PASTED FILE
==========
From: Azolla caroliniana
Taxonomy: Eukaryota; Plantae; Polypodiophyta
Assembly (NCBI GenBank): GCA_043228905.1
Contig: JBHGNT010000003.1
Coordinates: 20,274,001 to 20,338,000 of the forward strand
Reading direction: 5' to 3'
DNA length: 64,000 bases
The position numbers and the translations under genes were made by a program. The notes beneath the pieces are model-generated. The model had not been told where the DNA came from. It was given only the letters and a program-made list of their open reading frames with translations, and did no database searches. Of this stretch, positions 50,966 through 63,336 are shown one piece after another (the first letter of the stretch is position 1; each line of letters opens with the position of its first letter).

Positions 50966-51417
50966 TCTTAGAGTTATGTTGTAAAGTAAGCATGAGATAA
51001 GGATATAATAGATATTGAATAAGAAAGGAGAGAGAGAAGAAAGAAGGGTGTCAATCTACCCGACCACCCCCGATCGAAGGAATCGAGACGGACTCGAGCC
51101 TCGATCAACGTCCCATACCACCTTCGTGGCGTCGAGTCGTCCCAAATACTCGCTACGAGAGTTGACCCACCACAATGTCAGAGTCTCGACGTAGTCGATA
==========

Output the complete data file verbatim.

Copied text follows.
From: Azolla caroliniana
Taxonomy: Eukaryota; Plantae; Polypodiophyta
Assembly (NCBI GenBank): GCA_043228905.1
Contig: JBHGNT010000003.1
Coordinates: 20,274,001 to 20,338,000 of the forward strand
Reading direction: 5' to 3'
DNA length: 64,000 bases
The position numbers and the translations under genes were made by a program. The notes beneath the pieces are model-generated. The model had not been told where the DNA came from. It was given only the letters and a program-made list of their open reading frames with translations, and did no database searches. Of this stretch, positions 50,966 through 63,336 are shown one piece after another (the first letter of the stretch is position 1; each line of letters opens with the position of its first letter).

Positions 50966-51417
50966 TCTTAGAGTTATGTTGTAAAGTAAGCATGAGATAA
51001 GGATATAATAGATATTGAATAAGAAAGGAGAGAGAGAAGAAAGAAGGGTGTCAATCTACCCGACCACCCCCGATCGAAGGAATCGAGACGGACTCGAGCC
51101 TCGATCAACGTCCCATACCACCTTCGTGGCGTCGAGTCGTCCCAAATACTCGCTACGAGAGTTGACCCACCACAATGTCAGAGTCTCGACGTAGTCGATA